With the New Year approaching, so too are a legion of enhanced workplace protections.
As “whistleblower” issues pervade national headlines, lawmakers in some jurisdictions, including New York, have recently sought to expand existing whistleblower protections.
Effective November 18, 2019, amendments to the New York State Human Rights Law will provide enhanced protections to employees who are victims of domestic violence.
On March 7, 2019, the U.S. Department of Labor issued a Notice of Proposed Rulemaking (“Proposed Rule”) which sought to increase the minimum salary thresholds for the Fair Labor Standards Act’s “white collar” and “highly compensated” overtime exemptions.
On August 12, Governor Cuomo signed sweeping new legislation toughening and substantially broadening New York’s sexual harassment protections.
The New York State Legislature has passed a bill that, if signed into law, would allow current and former employees to obtain a lien against an employer’s real or personal property based merely on an allegation of underpayment of wages.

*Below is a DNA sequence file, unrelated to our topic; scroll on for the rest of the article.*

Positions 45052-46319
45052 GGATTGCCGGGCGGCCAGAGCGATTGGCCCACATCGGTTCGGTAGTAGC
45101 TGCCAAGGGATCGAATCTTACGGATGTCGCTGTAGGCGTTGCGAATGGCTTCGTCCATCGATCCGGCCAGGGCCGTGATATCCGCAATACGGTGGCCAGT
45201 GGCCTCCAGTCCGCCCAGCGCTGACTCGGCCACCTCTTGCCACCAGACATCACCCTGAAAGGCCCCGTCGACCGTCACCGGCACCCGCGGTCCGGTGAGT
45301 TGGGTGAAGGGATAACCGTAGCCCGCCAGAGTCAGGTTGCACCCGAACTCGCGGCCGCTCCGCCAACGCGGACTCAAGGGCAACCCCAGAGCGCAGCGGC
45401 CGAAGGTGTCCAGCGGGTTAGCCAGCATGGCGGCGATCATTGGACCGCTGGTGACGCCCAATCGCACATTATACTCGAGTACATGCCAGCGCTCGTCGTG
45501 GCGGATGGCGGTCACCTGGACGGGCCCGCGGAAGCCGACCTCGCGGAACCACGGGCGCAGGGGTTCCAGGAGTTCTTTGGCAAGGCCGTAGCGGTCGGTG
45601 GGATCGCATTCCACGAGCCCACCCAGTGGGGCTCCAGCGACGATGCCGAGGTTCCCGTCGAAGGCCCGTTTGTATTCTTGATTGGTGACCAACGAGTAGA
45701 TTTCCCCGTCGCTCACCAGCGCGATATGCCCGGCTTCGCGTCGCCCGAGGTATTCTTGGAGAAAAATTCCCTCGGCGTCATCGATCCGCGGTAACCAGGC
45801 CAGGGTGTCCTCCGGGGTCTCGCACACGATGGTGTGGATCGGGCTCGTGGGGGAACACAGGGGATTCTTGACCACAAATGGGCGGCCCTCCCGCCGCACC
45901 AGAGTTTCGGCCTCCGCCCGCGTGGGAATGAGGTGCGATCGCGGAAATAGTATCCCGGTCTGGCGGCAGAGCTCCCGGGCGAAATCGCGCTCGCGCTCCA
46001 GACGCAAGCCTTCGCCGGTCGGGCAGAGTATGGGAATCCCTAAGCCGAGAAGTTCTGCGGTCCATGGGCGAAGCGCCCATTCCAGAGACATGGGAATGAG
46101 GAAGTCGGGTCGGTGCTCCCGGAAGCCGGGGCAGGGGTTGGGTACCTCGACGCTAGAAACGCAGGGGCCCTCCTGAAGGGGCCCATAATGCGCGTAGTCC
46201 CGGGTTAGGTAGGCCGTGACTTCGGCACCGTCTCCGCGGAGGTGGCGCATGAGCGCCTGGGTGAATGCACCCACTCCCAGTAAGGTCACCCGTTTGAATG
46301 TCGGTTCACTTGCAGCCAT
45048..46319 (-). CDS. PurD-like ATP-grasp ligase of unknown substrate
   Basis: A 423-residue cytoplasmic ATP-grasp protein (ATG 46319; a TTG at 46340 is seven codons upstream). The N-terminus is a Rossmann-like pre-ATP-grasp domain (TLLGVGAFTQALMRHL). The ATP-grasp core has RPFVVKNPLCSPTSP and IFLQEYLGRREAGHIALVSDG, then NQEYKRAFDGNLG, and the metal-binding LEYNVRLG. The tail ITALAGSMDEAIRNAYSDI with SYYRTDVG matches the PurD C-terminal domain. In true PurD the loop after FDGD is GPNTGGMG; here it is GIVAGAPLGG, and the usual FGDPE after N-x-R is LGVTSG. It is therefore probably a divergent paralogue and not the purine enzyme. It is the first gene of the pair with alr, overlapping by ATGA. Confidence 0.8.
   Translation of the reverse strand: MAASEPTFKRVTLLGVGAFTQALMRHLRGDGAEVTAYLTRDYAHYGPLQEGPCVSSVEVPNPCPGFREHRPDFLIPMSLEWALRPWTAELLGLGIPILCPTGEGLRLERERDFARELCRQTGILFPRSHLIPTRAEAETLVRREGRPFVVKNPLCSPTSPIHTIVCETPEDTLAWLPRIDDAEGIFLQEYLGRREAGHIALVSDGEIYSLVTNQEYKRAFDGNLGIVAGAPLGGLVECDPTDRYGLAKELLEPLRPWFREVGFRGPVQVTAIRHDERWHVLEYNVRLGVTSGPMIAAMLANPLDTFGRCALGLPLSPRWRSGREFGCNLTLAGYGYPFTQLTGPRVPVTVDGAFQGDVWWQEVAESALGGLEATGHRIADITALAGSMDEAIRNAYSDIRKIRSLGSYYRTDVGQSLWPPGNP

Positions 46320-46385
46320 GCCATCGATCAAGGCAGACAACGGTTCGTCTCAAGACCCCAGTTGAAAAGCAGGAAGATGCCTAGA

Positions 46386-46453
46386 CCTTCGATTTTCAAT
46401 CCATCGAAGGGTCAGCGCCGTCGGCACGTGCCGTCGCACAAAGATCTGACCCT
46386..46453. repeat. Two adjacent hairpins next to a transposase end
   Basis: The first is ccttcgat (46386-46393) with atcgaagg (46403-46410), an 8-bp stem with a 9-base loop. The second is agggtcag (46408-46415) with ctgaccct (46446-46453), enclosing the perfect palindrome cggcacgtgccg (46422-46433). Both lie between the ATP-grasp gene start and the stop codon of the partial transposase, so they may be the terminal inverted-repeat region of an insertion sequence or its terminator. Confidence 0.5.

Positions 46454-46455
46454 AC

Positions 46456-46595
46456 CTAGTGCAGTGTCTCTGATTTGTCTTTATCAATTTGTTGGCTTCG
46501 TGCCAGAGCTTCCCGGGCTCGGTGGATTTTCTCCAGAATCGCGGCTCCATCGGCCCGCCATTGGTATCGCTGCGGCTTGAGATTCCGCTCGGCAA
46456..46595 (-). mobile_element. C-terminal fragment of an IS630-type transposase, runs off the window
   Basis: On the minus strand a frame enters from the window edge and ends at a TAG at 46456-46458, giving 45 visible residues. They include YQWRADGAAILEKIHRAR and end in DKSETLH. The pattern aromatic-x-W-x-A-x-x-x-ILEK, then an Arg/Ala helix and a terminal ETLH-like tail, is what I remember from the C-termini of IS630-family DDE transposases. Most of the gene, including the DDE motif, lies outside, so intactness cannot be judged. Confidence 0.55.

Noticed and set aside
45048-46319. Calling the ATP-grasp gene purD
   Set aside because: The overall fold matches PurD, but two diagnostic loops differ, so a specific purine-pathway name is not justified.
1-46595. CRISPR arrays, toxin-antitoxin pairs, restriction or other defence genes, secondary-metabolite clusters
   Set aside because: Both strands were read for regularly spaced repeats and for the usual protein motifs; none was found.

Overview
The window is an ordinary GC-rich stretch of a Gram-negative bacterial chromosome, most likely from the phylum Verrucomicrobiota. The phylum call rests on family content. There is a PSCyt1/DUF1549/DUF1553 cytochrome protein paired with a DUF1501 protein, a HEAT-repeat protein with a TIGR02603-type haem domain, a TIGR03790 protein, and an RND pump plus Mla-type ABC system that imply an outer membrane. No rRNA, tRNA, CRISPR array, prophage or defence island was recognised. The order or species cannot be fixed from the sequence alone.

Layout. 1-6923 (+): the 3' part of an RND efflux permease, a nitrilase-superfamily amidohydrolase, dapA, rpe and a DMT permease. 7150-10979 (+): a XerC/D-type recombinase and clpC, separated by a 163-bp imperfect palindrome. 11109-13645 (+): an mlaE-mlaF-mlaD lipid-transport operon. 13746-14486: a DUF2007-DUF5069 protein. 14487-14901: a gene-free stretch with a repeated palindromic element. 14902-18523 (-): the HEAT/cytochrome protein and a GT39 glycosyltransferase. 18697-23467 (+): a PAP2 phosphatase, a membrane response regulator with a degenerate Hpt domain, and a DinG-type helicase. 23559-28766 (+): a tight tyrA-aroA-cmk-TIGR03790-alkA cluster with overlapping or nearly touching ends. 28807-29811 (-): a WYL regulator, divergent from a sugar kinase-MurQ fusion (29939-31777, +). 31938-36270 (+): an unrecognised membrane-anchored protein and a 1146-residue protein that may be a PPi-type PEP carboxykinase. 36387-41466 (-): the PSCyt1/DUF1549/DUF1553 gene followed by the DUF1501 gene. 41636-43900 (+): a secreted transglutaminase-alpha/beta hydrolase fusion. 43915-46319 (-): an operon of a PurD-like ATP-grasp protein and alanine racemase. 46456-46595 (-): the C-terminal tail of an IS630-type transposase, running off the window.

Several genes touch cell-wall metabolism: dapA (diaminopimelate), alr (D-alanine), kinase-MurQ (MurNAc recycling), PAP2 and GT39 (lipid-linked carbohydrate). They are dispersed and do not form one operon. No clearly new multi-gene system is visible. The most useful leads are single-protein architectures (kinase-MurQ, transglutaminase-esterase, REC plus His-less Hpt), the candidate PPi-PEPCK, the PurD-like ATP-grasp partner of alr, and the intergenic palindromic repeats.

The New York City Council’s Committee on Civil Service and Labor has proposed a bill that would require New York City employers with five (5) or more employees to provide paid vacation time to their employees. Indeed, if passed, the bill would update New York City’s Earned Safe and Sick ...
The New York City Human Rights Law now prohibits employment-related discrimination and retaliation on the basis of an employee’s “sexual and reproductive health decisions.”
On April 9, 2019, the New York City Council overwhelmingly approved legislation that will prohibit employers from requiring prospective hires to submit to pre-employment testing for the presence of marijuana.
As expected, on March 7, 2019, the U.S. Department of Labor issued a Notice of Proposed Rulemaking which, if adopted, would raise the minimum salary thresholds for the FLSA’s “white collar” and “highly-compensated” exemptions.